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September 18, 2013

With high-speed rail and freight congestion on tap, new rail director arrives in Texas


ARLINGTON A Georgia man who helped develop that state’s first coordinated rail plan has been hired as the new rail director for the Texas Department of Transportation.

Erik Steavens, 42, arrives as Texas seeks to build high-speed rail from the Dallas-Fort Worth area to Houston. The trains are capable of going 220 mph and building the rail line from Houston to Dallas is expected to cost at least $10 billion. As only the state’s second rail director, Steavens also will represent the state’s interests in working with freight railroads to improve congestion at crossings in populated metro areas, including the Tower 55 project near downtown Fort Worth, and to expand the state’s ability to handle multimodal freight such as shipments arriving at the state’s gulf ports from the Panama Canal.

Steavens’ resume on the LinkedIn website says he is “able to achieve results others believe to be impossible.” But when asked tongue-in-cheek on Wednesday whether that means he can bring high-speed rail to North Texas, Steavens said his main mission for the moment is to talk to state and local leaders and make sure he understands their goals and desires for both passenger and freight rail.

“Right now I’m in a big ingesting period,” he said.”Part of the process for me is learning what rail and what it does in the state. I’m getting together with people and trying to meet and learn.”

Phil Wilson, the transportation department’s executive director, confirmed Steavens’ hiring last week. Steavens arrives after a multifaceted career in Georgia. Steavens most recently worked as president of TIP Consultants LLC, a transportation planning firm. He also worked at the Georgia Department of Transportation, where he oversaw non-highway programs such as aviation, waterways and rail.

Steavens was in charge of developing Georgia’s first coordinated rail plan and at one point looked at a high-speed rail projects in that state, including a loop to link Atlanta, Athens, Augusta, Savannah and Macon, according to the Atlanta Business Chronicle.

Wilson stressed that although he welcomed Steavens’ expertise in rail, the state agency’s role in bringing bullet trains to the Metroplex is secondary to that of the private sector, and to local Dallas-Fort Worth officials. “Our primary role is to facilitate the conversation,” Wilson said. “Our job is to facilitate the environmental document so that if funding is identified to build high-speed rail from Dallas to Fort Worth the environmental document is cleared.”

Optimistic outlook

In North Texas, officials are increasingly optimistic they can find a way to make high-speed rail work — and possibly connect Dallas to Fort Worth with trains capable of traveling 220 mph, making it possible to go between Dallas and Fort Worth, possibly with a stop at either Arlington or DFW Airport, in about 19 minutes. Multiple studies are underway. Texas Central Railway, a company partnering with Central Japan Railway has proposed building a bullet train from Houston to Dallas by 2021, using no federal funding. However, that plan initially included only a stop in Dallas, several officials briefed on the matter have said. However, North Texas officials say the region’s policy is that whatever form of high-speed rail comes to the region must stop in at least three areas — Dallas, Fort Worth and somewhere in the Arlington-DFW Airport area. So the North Central Texas Council of Governments is working on a plan to take the Texas Central Railway’s plan and extend it into the inner city.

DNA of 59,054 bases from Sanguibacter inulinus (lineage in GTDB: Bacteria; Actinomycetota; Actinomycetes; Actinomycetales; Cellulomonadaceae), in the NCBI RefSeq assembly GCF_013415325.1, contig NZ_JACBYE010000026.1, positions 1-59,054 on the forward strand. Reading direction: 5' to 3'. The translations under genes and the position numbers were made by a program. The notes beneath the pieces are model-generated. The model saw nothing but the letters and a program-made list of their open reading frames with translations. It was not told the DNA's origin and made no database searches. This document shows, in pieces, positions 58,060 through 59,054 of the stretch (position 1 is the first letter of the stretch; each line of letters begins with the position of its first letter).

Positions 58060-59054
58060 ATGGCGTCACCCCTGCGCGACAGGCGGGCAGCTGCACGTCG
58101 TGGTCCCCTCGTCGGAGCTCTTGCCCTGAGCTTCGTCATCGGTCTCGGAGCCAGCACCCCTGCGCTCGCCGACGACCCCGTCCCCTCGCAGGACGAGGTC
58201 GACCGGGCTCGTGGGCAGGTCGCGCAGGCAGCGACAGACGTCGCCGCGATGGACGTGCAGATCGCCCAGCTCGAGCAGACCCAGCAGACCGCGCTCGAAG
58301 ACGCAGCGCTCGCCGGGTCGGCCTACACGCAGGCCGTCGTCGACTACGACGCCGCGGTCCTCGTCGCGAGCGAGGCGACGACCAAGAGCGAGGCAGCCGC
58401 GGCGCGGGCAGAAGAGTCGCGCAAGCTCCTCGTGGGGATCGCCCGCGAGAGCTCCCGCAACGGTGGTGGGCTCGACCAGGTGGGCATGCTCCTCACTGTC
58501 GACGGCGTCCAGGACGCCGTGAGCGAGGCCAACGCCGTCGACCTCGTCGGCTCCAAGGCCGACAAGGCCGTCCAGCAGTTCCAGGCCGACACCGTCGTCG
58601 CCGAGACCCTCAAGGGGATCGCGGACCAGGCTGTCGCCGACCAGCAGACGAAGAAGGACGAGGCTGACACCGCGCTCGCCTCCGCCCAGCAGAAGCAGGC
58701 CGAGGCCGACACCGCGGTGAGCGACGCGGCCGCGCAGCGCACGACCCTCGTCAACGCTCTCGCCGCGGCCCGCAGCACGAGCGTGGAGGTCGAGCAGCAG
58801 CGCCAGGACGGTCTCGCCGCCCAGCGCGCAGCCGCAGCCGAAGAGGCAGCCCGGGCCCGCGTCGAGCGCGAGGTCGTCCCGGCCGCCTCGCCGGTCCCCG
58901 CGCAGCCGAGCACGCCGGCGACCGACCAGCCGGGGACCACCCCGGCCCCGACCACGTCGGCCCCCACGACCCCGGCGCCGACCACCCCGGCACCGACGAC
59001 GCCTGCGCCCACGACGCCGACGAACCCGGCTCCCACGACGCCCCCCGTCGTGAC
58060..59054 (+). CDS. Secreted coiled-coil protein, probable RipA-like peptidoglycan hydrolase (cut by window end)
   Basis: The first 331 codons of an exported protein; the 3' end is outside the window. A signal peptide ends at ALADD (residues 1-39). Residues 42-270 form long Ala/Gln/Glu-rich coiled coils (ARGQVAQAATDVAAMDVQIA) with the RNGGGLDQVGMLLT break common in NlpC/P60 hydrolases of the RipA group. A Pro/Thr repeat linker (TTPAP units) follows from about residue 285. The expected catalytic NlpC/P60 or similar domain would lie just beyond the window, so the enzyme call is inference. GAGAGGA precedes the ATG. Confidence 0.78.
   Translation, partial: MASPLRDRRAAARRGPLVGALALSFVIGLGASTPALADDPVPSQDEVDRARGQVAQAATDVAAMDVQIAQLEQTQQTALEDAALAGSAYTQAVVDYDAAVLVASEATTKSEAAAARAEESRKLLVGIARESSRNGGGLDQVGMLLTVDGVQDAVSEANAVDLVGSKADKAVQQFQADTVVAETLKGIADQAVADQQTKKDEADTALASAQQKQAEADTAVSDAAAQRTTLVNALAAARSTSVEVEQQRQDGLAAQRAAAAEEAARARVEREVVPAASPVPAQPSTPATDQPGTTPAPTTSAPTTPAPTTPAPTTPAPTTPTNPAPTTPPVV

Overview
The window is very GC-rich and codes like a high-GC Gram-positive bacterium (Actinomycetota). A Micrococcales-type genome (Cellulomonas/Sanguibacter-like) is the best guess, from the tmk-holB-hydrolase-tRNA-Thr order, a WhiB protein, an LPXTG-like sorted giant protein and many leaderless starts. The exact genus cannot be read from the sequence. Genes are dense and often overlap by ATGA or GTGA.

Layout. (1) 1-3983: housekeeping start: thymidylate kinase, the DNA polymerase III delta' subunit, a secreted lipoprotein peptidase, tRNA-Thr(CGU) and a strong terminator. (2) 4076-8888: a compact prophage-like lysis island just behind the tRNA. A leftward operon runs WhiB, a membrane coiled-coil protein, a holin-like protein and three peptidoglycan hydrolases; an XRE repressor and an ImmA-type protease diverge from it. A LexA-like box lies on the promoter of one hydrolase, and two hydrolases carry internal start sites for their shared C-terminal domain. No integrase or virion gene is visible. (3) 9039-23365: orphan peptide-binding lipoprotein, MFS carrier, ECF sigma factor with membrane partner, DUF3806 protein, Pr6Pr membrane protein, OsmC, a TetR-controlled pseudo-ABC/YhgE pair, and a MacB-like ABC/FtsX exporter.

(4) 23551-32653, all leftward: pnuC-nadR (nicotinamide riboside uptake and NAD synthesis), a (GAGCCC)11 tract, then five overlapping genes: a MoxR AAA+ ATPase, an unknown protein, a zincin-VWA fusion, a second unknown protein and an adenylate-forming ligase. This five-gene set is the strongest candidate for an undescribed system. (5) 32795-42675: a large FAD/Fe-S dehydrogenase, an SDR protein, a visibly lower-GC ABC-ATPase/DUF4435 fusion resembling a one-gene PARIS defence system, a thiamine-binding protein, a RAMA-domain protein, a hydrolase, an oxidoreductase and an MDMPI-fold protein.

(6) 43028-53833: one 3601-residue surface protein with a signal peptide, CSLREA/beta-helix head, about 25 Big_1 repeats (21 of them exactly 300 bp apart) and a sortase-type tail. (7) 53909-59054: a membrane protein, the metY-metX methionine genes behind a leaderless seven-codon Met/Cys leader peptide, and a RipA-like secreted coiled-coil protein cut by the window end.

Pricey connections

Michael Morris, council of governments transportation director, briefed the Fort Worth City Council earlier this month on high speed rail. He said one option under consideration at the moment is for the private sector companies to work with the state transportation department’s leadership to focus on getting environmental clearance for the Dallas-to-Houston phase of high-speed rail. Then the federal funds identified for Texas high-speed rail studies could be spent making the more complicated and likely more pricey connections between the developed areas of Dallas and Fort Worth.

“There seems to be a lot of interest and excitement in moving forward,” Morris said. “If someone knocks on our door, we need to have the clear mechanics in place for either at-grade rail or high-speed rail.”

Relatively small amounts of money are available to study high-speed rail in Texas, but the state did receive $15 million in federal funds to begin the process in 2011. Also, in 2011 Texas received a $15 million federal grant to study high-speed rail from Dallas to Houston. Tarrant County Commissioner Gary Fickes and Fort Worth Councilman Jungus Jordan were among the officials who called for a more intensive effort to plan high-speed rail carefully in the region. Fort Worth Mayor Betsy Price also chimed in: “This is probably the next project equivalent to DFW Airport,” she said. “There are a lot of proposals.”

Steavens is the second director of the state transportation department’s rail division, which was created in 2009, as many people in the state began to show renewed interest in improving passenger rail service across the state. The first director was Bill Glavin, who retired in July.

Gordon Dickson, 817-390-7796 Twitter: @gdickson

Photo: Abetterbrookhaven.org


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